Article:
Dirty carpets are well known to be a breeding ground for dust mites, in the same way that dirty hair is a breeding ground for lice. Dust mites feed off of the same fungi, bacteria, and human skin cells that naturally filter into a carpet and stay if the carpet is not cleaned on a regular basis. Studies have also shown that most people are allergic to dust mites, and as they die, their carcasses are inhaled by humans who come into contact with the dirty carpet. Inhalation of the dead bodies has been known to cause rashes, and eye and nose irritation.

Mold has not been proven to link to asthmatic attacks, but this does not mean that mold does not cause humans great discomfort if left unattended. Bacteria and allergens which live on the mold can build up on uncared-for carpeting, and when ingested, can cause allergies to surface via the respiratory system. Worse problems can arise if the body succumbs to the bacteria which live on the mold spores, which it is especially prone to do if already weakened by another disease.

More serious health issues can arise if the body is exposed to too many mycotoxins, for which dirty carpets represent an attractive environment. Buildings are a source of mycotoxins and people living or working in areas with mold increase their chances of adverse health effects. These can range from stomach infections to fatality, depending on the initial health of the exposed person, or over time, as the mycotoxins wear down the body’s defenses. For example, Stachybotrys Chartarum contains a higher number of mycotoxins than other molds grown in the indoor environment and has been associated with allergies and respiratory inflammation.

Normally, CWA Local 1081 would merely email the landlord of the building, Mr. Miles Berger, and make the same requests of him as are contained within the resolution to this grievance found below. Our Union has found Mr. Berger to be very responsive and cooperative in the past, and we have no reason to think he will act any differently when he reads the content of this grievance written you. However, sometimes our Union memorializes issues of serious concern regarding the safety of our members so that they may be apprised of the possible dangers facing them and of the efforts CWA Local 1081 has made to ensure those dangers are mitigated, if not obviated.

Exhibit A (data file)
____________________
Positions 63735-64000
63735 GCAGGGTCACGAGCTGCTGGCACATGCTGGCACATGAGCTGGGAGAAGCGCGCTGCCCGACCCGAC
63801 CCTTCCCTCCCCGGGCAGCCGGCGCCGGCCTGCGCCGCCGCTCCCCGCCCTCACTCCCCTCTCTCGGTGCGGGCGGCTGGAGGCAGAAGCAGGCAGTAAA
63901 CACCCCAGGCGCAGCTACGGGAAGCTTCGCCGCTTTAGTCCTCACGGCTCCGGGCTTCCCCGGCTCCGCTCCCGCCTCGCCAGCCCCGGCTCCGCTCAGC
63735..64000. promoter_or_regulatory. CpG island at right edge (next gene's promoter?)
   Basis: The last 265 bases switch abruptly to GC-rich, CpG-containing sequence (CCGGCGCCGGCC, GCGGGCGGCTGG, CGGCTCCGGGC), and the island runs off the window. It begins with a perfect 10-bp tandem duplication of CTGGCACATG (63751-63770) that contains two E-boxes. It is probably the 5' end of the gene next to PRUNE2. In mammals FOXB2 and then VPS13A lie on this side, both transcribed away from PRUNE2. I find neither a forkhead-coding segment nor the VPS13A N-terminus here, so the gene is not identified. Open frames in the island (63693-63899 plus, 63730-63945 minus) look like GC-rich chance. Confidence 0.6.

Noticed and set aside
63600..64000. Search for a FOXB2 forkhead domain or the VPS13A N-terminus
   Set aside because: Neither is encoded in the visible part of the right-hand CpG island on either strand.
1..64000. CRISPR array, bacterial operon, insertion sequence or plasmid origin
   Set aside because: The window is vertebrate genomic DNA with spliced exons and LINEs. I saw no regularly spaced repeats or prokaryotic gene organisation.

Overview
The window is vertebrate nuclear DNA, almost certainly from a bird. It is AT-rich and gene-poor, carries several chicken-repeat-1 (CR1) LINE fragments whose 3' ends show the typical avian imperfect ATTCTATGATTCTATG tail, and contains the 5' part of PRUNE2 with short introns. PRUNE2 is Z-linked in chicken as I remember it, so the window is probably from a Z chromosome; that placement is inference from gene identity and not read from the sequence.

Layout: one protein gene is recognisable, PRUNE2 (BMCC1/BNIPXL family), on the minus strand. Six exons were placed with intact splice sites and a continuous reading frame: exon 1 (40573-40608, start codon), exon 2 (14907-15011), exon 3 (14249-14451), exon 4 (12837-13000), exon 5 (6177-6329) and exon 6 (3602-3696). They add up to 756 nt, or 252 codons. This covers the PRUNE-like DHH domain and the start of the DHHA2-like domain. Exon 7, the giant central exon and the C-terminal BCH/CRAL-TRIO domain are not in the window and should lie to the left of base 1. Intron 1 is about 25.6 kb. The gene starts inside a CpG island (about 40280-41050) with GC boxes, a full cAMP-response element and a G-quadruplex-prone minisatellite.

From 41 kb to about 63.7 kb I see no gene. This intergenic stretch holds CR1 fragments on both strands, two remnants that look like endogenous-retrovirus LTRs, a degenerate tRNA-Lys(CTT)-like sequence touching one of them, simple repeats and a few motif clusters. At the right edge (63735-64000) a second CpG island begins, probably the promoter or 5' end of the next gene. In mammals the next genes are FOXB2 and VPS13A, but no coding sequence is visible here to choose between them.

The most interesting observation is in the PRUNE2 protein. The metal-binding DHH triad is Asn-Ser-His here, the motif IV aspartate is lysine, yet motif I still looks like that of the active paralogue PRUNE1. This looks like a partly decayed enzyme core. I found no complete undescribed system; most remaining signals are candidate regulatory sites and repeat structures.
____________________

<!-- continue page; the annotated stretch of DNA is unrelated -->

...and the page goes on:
Our Union notes that the County of Essex, as the landlord of the 50 South Clinton Street building, is normally not nearly as responsive and cooperative as is Mr. Berger. When the County is responsive and cooperative regarding concerns for the health and safety our Union has expressed through meetings of the Facilities Committee and/or through grievances such as this one, it is due in great part to the excellent efforts of Coordinator Maintenance Services Barbara Hanselmann and of the employees of the Department of Public Works and those others assigned by the County to correct such problems recounted within this grievance at the East Orange facility. For example, during the course of the most recent Facilities Committee meeting the representative of the private firm contracted by the County to clean and maintain the East Orange facility announced a plan purportedly then already activated whereby all of the air diffusers within that building were being thoroughly cleaned.

Therefore, the resolution to this grievance CWA Local 1081 respectfully demands consists of the County ensuring that all of the supply and return air ducts and registers, grills and diffusers, heat exchangers, heating and cooling coils, drip pans, fan motors, fan housings and air handling unit housings within the 18 Rector Street/10 Park Place building are thoroughly cleaned as well and that the carpets are both vacuumed and shampooed.

We seek a hearing in this regard.


David H. Weiner, President

CWA Local 1081